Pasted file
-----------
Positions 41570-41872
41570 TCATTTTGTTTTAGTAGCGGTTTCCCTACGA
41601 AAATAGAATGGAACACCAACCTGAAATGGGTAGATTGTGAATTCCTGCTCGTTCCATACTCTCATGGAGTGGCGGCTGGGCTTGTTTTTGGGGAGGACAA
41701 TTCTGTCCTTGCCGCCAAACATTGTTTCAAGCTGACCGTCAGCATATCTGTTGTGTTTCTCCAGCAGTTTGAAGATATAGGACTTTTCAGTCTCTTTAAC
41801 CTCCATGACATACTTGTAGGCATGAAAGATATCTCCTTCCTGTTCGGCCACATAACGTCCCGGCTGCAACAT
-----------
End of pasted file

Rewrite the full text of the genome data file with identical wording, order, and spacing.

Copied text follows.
Positions 41570-41872
41570 TCATTTTGTTTTAGTAGCGGTTTCCCTACGA
41601 AAATAGAATGGAACACCAACCTGAAATGGGTAGATTGTGAATTCCTGCTCGTTCCATACTCTCATGGAGTGGCGGCTGGGCTTGTTTTTGGGGAGGACAA
41701 TTCTGTCCTTGCCGCCAAACATTGTTTCAAGCTGACCGTCAGCATATCTGTTGTGTTTCTCCAGCAGTTTGAAGATATAGGACTTTTCAGTCTCTTTAAC
41801 CTCCATGACATACTTGTAGGCATGAAAGATATCTCCTTCCTGTTCGGCCACATAACGTCCCGGCTGCAACAT